Safaricom's #ticker:SCOM M-Pesa users have crossed 30 million as traders accepting payments through Lipa na M-Pesa double, cementing the firm’s dominance in digital transactions in the country.
The telco's chief executive Peter Ndegwa announced Thursday that Kenya accounted for more than 30 million of the platform’s 51 million customers across the region.
Mr Ndegwa also said businesses operating Lipa na Mpesa Till numbers have doubled from 173,000 in April 2020 to more than 387,000.
“The growth in M-PESA customer usage has been driven by the launch of various innovations over the years including financial services such as M-Shwari, KCB M-PESA and Fuliza," Mr Ndegwa said.
The Central Bank of Kenya (CBK) plans to launch a national payment system that will force Safaricom to accept cash from rival firms such as Airtel on its Lipa na M-Pesa, enabling a seamless transfer of money through merchants.
The new system, to be introduced by 2024, will remove the hurdle where Airtel subscribers, for example, cannot pay for goods and services through Safaricom’s till and pay-bill numbers.
"Safaricom has equally established both local and global partnerships that enable customers to send and receive money, and to make payments across the world including with PayPal, AliExpress and Western Union.”
Kenya has a population of about 50 million which means nearly the entire adult population operates on Safaricom’s mobile money platform M-Pesa.
This shows the growing significance of the telcos in Kenya’s payment system as well as the risk the company carries in terms of financial stability in case of time outs.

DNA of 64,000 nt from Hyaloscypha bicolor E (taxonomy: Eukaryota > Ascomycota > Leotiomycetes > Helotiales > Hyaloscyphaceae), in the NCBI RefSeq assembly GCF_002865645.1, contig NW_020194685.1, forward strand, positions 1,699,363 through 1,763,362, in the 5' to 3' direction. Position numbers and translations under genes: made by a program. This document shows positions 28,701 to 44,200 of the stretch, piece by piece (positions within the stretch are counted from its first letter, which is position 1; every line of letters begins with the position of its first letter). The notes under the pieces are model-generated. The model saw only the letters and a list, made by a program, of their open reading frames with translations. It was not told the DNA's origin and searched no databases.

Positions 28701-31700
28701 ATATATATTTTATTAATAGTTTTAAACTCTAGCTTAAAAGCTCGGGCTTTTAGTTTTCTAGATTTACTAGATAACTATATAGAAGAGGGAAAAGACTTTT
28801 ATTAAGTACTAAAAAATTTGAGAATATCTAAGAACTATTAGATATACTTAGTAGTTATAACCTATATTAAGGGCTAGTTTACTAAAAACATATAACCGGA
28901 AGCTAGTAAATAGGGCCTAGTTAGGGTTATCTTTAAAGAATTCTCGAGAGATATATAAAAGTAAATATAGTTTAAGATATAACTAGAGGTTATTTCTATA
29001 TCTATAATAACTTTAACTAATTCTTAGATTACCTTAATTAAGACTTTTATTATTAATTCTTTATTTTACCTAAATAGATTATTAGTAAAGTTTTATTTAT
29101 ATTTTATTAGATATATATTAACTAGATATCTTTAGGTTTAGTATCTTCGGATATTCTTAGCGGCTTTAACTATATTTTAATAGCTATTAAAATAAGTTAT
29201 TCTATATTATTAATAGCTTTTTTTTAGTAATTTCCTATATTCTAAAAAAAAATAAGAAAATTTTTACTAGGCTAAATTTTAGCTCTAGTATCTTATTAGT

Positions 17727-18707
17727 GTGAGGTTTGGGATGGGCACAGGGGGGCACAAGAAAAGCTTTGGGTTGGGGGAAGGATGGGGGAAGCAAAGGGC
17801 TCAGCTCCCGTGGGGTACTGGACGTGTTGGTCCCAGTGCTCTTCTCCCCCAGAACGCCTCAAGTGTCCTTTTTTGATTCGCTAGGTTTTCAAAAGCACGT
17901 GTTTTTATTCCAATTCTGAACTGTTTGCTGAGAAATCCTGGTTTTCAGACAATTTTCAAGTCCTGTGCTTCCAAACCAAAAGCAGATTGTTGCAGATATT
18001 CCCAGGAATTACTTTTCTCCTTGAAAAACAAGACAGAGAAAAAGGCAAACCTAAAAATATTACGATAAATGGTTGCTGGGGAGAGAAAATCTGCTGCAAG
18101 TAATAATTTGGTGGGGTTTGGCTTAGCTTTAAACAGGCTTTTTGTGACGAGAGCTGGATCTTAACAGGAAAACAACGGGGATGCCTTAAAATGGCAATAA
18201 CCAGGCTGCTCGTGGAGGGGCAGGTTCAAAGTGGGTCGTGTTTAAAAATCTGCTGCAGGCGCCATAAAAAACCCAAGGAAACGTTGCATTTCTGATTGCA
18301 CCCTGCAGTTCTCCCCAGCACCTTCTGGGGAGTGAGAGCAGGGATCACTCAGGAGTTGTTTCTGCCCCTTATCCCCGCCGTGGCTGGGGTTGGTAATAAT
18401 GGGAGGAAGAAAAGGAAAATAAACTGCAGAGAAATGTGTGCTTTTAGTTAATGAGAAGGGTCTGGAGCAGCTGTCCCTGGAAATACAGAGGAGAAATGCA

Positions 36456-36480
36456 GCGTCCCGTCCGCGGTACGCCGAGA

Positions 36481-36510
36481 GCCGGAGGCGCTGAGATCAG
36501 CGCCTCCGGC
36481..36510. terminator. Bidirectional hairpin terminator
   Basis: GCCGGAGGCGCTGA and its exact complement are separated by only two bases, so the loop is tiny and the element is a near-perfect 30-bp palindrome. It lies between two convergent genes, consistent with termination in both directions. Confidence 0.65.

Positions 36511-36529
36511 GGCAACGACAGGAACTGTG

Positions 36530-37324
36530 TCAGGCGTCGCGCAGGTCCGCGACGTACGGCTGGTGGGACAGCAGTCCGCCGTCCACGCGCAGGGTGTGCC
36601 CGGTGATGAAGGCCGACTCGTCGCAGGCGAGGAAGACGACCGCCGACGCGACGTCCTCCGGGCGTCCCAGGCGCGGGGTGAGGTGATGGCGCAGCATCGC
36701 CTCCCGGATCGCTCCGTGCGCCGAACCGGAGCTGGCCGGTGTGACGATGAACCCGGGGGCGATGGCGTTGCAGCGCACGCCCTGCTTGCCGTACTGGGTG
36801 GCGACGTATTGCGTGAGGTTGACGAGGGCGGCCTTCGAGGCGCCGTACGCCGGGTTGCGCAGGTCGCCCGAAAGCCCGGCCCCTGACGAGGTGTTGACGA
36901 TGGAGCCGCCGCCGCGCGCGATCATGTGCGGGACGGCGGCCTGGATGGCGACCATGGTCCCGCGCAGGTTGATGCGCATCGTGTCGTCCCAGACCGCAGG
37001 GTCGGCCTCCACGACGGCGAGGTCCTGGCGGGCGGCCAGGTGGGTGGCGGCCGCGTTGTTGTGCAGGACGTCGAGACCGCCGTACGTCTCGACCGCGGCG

M-Pesa is operated by Safaricom in Kenya and South Africa’s Vodacom, which runs the services through its subsidiaries in Tanzania, the Democratic Republic of Congo, Mozambique, Lesotho, Ghana and Egypt.
Safaricom and Vodacom acquired the M-Pesa brand and platform from their UK parent firm Vodafone Plc to form the joint venture, M-Pesa Africa, in April 2020.
Last year, Safaricom launched M-Pesa Super app that enables users to request payments, send money, pay bills and transact seamlessly across the borders.
Customers on the app can also send money to multiple users of the mobile service, pay for insurance and buy tickets for buses, trains and concerts.
The mobile transfer platform has powered Safaricom’s earnings in recent years.
The growth underlines recent moves by the Central Bank of Kenya (CBK) to regulate the payment platform while pushing for lower costs and interoperability.